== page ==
Want to know about how Rikolto it is contributing to transform the horticultural sector in Nicaragua?
When the time comes, cocoa farmers inevitably must leave their house to carry out a bunch of field activities like pruning, fertilising, sanitation, and harvesting. Because if they don’t, cocoa will rot and this will eventually damage the entire farm, leading to a decrease in the income the farmers get from it. With this in mind, in early April, members of the Masagena farmer cooperative, located in North Luwu Regency, South Sulawesi, immediately went down to the farm to harvest their cocoa.
During the outbreak of Covid -19, practices of wearing masks, washing hands frequently, and keeping a distance while on the farm are consciously carried out by the farmers. Pick-up and delivery activities are still done by Masagena farmers, who always take the necessary precautions during their work.
Thanks to various business partnerships, Masagena has been able to sell their products to Europe and the United States. At the same time, in collaboration with Calodo, it produces chocolate products for sale on the local market. In addition, Masagena has been able to teach the secrets of cocoa cultivation and business to many young people in the area with the help of local government, so that farmers can finally realise that cocoa business can provide sufficient income for their families.
May is a key month for the coffee cooperatives of Cajamarca in Peru. Many contracts and shipments with international clients are defined for these dates. And then Covid-19 came along. As a result of the state of emergency, our partner Aprocassi found a new challenge: to recover the confidence of its main customers, at a distance.
We called more than 500 producers to inform them of the decisions and perspectives of the cooperative in the face of the crisis. Their most frequent question is 'Will I be able to sell my coffee?'", says Paulo Lachira, Aprocassi's communicator.
"Our clients know the challenges and protocols assumed", explains Paulo. Thanks to the efforts of traceability, timely and transparent information with customers, the cooperative has managed to renew its contracts for already 60% of its export volume, ensuring their source of income.
Communication became an important component of Aprocassi's Management, and its professionalisation strategy, since three years ago helped to turn around the social crisis the team was facing. Today, its communication is once again playing a fundamental role in reinforcing the trust that producers and clients have in the organisation.
Interested in learning more about Rikolto's work with Aprocassi?
That was the message of the campaign organised by smallholder groups from Ngudi Rezeki and Bina Lingkungan of Jatisari and Andong Village in Boyolali District, Central Java. The campaign was organised at the beginning of the month while they were in the process of cultivating and removing seedlings, followed by rice planting. Both groups are members of the Boyolali Organic Rice Farmers Association (APPOLI) which is one of Rikolto's partners in Indonesia.
But what is the background of this campaign? To reduce the risk of COVID-19, many governments, including the Indonesian government, encourage the public to carry out their activities at home. By inviting people to stay at home, farmers realize how important it is to take care of their health and others’ during the pandemic. At the same time, farmers demonstrate their will to maintain the food supply.
During this time, farmers do their work in slightly different ways. Wearing masks and keeping their distances are some of the ways to reduce risk. Washing their hands before and after work contribute to farmers' efforts to take care of themselves and those around them. The process of planting itself is done with the usual technique, manually or with a trans-planter. Tillage method, seed extraction, and rice planting are essential in rice cultivation, so these three cannot be abandoned if we like to maintain our food supply.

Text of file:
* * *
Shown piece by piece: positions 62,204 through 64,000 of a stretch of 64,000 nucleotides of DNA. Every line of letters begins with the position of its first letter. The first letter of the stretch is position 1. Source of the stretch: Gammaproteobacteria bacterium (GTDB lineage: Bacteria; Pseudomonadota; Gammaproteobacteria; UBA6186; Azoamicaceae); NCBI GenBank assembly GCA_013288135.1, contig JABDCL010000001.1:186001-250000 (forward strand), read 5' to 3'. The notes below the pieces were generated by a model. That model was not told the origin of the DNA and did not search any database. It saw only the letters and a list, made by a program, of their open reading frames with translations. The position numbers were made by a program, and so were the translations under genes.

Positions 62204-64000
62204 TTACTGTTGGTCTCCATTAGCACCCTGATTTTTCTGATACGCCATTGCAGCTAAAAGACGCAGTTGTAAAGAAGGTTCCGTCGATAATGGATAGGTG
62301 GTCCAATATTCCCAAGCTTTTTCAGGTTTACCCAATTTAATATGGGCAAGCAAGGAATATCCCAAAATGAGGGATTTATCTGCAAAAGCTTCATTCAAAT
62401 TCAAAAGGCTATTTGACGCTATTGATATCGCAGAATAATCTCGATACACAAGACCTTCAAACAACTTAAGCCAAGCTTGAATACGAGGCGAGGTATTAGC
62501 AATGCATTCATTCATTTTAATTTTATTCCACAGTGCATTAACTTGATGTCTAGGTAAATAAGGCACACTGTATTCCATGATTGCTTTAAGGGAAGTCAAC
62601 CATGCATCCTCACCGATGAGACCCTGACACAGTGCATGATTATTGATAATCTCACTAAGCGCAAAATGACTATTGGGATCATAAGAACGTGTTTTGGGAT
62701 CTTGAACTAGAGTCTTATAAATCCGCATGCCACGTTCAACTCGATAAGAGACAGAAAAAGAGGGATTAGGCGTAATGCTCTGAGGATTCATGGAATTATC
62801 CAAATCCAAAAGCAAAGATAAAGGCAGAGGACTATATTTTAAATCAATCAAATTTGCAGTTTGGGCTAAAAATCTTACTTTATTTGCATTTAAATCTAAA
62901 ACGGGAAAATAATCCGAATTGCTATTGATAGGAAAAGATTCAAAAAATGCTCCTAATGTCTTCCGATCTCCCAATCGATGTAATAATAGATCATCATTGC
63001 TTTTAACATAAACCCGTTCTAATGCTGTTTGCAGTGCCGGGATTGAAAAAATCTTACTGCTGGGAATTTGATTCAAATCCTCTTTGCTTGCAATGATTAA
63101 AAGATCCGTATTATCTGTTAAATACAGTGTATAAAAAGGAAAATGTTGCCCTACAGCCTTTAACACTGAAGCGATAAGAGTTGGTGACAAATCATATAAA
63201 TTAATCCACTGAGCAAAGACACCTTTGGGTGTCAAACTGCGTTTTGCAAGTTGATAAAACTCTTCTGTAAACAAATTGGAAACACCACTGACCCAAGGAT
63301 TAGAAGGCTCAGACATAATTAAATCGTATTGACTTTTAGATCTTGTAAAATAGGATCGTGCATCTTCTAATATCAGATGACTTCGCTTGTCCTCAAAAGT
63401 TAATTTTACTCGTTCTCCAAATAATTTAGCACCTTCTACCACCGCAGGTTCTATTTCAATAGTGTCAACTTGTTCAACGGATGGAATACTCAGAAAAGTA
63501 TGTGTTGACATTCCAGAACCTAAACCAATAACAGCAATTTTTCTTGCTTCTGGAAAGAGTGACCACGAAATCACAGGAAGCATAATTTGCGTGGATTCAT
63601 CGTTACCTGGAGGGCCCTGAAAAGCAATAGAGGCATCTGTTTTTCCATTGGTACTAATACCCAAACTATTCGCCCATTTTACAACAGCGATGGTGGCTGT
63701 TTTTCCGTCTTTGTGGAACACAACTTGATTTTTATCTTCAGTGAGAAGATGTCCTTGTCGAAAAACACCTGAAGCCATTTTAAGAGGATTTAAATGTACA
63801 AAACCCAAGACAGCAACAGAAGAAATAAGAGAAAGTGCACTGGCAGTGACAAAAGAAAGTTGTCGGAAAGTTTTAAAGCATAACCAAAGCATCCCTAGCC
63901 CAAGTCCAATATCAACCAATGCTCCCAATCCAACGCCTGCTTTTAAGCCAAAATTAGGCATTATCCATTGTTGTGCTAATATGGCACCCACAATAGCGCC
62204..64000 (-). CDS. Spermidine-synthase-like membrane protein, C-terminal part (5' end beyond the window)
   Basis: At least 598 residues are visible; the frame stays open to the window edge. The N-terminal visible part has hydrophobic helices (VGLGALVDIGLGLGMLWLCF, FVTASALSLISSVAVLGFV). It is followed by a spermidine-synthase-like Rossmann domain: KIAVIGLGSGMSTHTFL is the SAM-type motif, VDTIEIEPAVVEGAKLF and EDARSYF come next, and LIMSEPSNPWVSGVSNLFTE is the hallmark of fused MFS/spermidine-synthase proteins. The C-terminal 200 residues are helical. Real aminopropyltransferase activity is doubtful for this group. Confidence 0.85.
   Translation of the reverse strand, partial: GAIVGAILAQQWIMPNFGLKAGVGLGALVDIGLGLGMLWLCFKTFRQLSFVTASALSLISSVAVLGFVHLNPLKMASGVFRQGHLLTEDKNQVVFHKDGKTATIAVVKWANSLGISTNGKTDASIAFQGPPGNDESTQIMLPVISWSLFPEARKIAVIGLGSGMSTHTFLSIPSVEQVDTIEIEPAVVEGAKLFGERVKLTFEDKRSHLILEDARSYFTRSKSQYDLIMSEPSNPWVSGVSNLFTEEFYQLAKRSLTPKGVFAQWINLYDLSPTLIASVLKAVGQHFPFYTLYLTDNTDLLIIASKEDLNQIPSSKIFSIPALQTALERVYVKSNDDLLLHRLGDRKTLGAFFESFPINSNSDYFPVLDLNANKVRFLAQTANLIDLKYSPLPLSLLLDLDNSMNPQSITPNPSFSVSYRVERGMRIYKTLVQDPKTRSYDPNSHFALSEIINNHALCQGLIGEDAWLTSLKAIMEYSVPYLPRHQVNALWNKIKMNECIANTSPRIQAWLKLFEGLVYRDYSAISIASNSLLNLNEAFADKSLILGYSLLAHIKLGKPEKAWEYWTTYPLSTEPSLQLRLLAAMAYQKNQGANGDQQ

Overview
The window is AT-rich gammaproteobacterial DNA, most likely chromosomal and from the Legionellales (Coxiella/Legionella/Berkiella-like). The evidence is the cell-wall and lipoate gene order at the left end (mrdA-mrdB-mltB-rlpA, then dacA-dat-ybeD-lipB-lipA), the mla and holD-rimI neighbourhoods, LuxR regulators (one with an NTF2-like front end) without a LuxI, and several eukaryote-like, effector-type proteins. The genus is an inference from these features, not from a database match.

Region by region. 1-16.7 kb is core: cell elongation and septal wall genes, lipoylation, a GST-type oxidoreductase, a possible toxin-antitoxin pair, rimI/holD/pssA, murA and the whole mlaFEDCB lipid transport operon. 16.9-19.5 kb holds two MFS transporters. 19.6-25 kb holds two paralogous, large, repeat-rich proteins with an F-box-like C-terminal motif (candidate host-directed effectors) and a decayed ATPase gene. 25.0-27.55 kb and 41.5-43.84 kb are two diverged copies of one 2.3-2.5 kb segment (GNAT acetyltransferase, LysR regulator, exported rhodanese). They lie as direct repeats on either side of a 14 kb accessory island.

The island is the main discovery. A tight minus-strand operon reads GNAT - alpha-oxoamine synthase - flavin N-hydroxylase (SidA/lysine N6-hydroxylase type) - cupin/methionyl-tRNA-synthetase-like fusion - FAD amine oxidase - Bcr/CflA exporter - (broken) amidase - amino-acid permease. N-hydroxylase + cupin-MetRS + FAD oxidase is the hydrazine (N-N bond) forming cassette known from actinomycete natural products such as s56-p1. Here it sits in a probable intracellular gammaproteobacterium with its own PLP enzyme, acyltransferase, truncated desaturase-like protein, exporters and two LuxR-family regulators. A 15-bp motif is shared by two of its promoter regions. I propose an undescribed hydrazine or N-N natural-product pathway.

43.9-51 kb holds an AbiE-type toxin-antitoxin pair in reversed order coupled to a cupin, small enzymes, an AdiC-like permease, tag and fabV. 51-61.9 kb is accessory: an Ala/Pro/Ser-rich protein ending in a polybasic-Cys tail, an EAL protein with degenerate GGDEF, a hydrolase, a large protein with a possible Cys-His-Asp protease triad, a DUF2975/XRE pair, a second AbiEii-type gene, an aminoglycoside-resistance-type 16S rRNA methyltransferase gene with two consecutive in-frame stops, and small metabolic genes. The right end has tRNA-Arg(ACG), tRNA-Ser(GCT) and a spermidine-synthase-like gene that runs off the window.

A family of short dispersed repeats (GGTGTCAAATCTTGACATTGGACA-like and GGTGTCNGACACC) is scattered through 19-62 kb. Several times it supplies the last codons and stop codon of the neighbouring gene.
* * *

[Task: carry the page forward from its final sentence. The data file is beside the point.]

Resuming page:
The APPOLI cooperative has a broad domestic organic rice market with buyers from various regions. APPOLI's agricultural land is mostly in semi-irrigated areas so that they can grow rice a maximum of twice a year. Meanwhile, the remaining time outside rice planting is filled with planting corn, soybeans, green beans and peanuts that do not require much water.
In 2018, after successfully establishing relations with Australian buyers, APPOLI added the voice of exports to its broad domestic organic rice market. The profits generated by exported rice are used to pay the certification that was previously paid by the government. Salute to APPOLI farmers!
Universities have an important role to play in the prevention of the current pandemic and the ones that work within the agricultural sector even more. "Not only are we providing online classes", says Olivia Brizuela of the Centro Universitario Regional del Litoral Atlántico (CURLA) in Honduras.
"CURLA will also be delivering the food we produce on our grounds to the Divina Providencia Home for the Elderly, the Atlantida General Hospital and in the Los Laureles neighborhood." At least 190 households should benefit of this action. Also, as university, they are contributing with machines to clean the streets in the cities for the prevention of COVID19.
With CURLA, Rikolto has coordinated the development of three diploma courses for cocoa production under agroforestry systems with young cocoa farmers from Nicaragua, Honduras and Guatemala. This happens with the support of the Collibri Foundation.
Want to know more about the collaboration between Rikolto, the Honduran university and the Belgian supermarket to support the future of young cocoa farmers in Central America?
The state of emergency in Quito, Ecuador put many farmer families, who regularly delivered food from the countryside to the city, in a tight spot. In a short period of time, transportation was paralyzed or limited, and the government closed the main fairs or producer markets to avoid contagion risks.
This made essential the union between professional organisations of producers and citizens to promote alternative food networks during the crisis. Networks that today supply vulnerable areas of Quito with so-called "agro ecological food baskets".